“Suffering pulls us farther away from other human beings. It builds a wall made of cries and contempt to separate us.”
“The sky is so close to the sea that it is difficult to tell which is reflected in the other, which one needs the other, which one is dominating the other.”
“Life is really fascinated only by death. It vibrates only when it comes in contact with death.”
“I learned that man lives differently, depending on whether he is in a horizontal or vertical position. The shadows on the walls, on the faces, are not the same.”
“Man prefers to blame himself for all possible sins and crimes rather than come to the conclusion that God is capable of the most flagrant injustice. I still blush every time I think of the way God makes fun of human beings, his favorite toys.”
“man carries his fiercest enemy within himself. Hell isn’t others. It’s ourselves. Hell is the burning fever that makes you feel cold.”
“In fact, the question has haunted me for a long time: Does life have meaning after Auschwitz? In a universe cursed because it is guilty, is hope still possible? For a young survivor whose knowledge of life and death surpasses that of his elders, wouldn’t suicide be as great a temptation as love or faith?”
“He struggles to understand why fate has spared him and not so many others. Was it to know happiness? His happiness will never be complete. To know love? He will never be sure of being worthy of love. A part of him is still back there, on the other side, where the dead deny the living the right to leave them behind. His recovery will be a road into exile, a journey in which the touch of the woman he loves will matter less than the image of his grandmother buried under a mountain of ashes.”
“A man who has suffered more than others, and differently, should live apart. Alone. Outside of any organized existence. He poisons the air. He makes it unfit for breathing. He takes away from joy its spontaneity and its justification. He kills hope and the will to live. He is the incarnation of time that negates present and future, only recognizing the harsh law of memory. He suffers and his contagious suffering calls forth echoes around him.”
“That said, certain episodes here are true—that is, taken from life. The accident actually happened to me. I didn’t see the taxi coming. The possibility of a suicidal impulse was invented for the sake of the story. In fact, the question has haunted me for a long time: Does life have meaning after Auschwitz? In a universe cursed because it is guilty, is hope still possible? For a young survivor whose knowledge of life and death surpasses that of his elders, wouldn’t suicide be as great a temptation as love or faith?”
“Suffering is given to the living, not to the dead,” he said looking right through me. “It is man’s duty to make it cease, not to increase it. One hour of suffering less is already a victory over fate.”
“I tried to put on a smile but, being too cold, I could only manage a grin. That’s one reason why I don’t like winter: smiles become abstract.”
“Suffering brings out the lowest, the most cowardly in man. There is a phase of suffering you reach beyond which you become a brute: beyond it you sell your soul—and worse, the souls of your friends—for a piece of bread, for some warmth, for a moment of oblivion, of sleep. Saints are those who die before the end of the story. The others, those who live out their destiny, no longer dare look at themselves in the mirror, afraid they may see their inner image: a monster laughing at unhappy women and at saints who are dead…”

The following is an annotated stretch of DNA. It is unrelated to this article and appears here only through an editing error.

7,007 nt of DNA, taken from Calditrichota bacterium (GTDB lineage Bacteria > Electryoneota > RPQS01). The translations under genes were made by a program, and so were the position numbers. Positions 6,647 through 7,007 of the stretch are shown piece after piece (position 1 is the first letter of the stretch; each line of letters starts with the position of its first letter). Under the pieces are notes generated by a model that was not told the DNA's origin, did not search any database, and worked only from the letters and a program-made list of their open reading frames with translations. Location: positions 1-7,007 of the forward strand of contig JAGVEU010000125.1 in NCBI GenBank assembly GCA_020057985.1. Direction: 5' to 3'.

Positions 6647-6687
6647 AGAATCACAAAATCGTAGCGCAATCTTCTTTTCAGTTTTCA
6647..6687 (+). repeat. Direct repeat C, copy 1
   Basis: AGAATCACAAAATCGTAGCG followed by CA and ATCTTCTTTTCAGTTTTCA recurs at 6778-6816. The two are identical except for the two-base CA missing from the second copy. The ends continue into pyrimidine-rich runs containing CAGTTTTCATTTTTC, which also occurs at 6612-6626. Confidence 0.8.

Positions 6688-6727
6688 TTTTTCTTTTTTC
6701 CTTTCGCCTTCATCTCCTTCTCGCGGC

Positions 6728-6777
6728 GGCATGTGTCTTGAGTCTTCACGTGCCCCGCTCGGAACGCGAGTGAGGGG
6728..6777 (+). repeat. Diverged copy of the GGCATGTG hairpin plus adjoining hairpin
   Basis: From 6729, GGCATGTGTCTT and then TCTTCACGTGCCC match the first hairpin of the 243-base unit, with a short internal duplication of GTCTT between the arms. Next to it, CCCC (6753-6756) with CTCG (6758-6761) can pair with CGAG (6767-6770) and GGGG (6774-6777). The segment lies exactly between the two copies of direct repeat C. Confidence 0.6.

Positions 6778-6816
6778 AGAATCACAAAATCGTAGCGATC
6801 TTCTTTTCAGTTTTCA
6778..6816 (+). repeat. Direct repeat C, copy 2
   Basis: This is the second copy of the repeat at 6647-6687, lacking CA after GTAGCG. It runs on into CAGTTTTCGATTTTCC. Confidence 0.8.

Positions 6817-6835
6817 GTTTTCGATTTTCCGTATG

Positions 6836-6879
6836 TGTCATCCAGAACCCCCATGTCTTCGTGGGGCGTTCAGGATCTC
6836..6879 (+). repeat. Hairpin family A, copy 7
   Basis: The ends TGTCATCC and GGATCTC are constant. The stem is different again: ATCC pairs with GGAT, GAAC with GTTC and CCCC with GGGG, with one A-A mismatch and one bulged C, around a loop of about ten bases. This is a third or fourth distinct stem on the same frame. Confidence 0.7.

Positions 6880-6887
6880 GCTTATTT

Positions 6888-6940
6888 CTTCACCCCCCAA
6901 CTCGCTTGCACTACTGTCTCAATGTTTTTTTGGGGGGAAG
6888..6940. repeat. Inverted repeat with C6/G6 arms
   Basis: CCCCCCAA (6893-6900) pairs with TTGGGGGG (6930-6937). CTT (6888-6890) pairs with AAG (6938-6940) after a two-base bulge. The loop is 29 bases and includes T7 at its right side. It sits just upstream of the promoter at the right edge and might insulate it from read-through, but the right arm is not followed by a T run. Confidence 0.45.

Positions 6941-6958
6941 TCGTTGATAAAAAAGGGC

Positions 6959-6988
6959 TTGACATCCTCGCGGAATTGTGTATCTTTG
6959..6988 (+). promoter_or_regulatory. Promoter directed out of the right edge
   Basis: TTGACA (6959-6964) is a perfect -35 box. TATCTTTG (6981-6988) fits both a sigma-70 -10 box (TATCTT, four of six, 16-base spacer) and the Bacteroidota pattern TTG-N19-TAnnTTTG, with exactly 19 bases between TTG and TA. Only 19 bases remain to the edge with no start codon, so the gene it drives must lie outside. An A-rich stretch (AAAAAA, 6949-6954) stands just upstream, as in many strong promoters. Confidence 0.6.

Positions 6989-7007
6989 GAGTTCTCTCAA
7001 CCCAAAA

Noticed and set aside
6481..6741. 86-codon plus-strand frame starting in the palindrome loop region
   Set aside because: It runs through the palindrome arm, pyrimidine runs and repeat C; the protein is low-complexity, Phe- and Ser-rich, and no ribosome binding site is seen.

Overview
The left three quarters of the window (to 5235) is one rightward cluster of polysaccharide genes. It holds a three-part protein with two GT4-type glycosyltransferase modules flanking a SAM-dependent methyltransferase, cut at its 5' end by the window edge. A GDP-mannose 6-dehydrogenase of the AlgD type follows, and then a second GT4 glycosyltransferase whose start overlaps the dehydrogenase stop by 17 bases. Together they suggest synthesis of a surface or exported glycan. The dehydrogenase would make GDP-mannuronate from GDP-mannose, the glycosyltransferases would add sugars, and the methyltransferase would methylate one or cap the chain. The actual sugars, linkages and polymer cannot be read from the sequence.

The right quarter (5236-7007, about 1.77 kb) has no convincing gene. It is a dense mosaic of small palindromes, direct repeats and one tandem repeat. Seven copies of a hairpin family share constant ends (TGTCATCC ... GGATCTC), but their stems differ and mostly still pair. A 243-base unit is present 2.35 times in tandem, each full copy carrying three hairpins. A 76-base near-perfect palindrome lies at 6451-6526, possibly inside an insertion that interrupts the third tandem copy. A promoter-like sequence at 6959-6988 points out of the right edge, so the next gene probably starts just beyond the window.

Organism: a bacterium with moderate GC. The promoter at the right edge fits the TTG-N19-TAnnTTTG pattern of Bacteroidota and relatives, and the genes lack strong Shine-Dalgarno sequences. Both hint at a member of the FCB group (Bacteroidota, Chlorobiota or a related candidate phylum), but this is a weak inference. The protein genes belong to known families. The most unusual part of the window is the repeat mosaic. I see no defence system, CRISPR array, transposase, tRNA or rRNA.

“All right, I told myself. I’ll also have to learn to eat. And to love. You can learn anything.”
“I thought he was talking about my grandmother. I didn't want to see her. I knew she had died - of thirst, maybe - and I was afraid she wouldn't be as I remembered her. I was afraid she wouldn't have the black shawl on her head, nor those burning tears in her eyes, nor that clear, calm expression that could make you forget you were cold.”
“Do you believe in God, Doctor?” My question took him by surprise. He stopped suddenly, wrinkling his forehead. “Yes,” he answered. “But not in the operating room. There I only count on myself.” His eyes looked deeper. He added, “On myself and on the patient. Or, if you prefer, on the life in the diseased flesh. Life wants to live. Life wants to go on. It is opposed to death. It fights. The patient is my ally. He fights on my side. Together we are stronger than the enemy. Take the boy last night. He didn’t accept death. He helped me to win the battle. He was holding on, clinging. He was asleep, anesthetized, and yet he was taking part in the fight…” Still motionless, he”
“I'm serious," she said. "I read your articles. They are written by a man who has come to the end of his life, to the end of his hopes."
"That is a sign of youth," I answered. "The young today don't believe that someday they'll be old: they are convinced they'll die young. Old men are the real youngsters of our generation. They at least can brag about having had what we do not have: a slice of life called youth.”
“You said we’re fighting over nothing, and we’re fighting about how you made me feel—so that means you think my feelings are nothing!” his mouth opens, like a fish searching for oxygen.”
“Anytime she was in the room, it was like the whole place was bathed in her warmth." He tilted his head, looking thoughtful for a second. "Does that sound like an exaggeration? Maybe overly dramatic, poetic words from a boy who has loved her his whole life?”
“And so, pointing fingers become pointing guns, because nobody listens to fingers.”
“everybody is resting on a set of interpretations, and we need to be honest about it.”
“Best friends are always together, always whispering and laughing and running, always at each other's house, having dinner, sleeping over. They are practically adopted by each other's parents. You can't pry them apart.”
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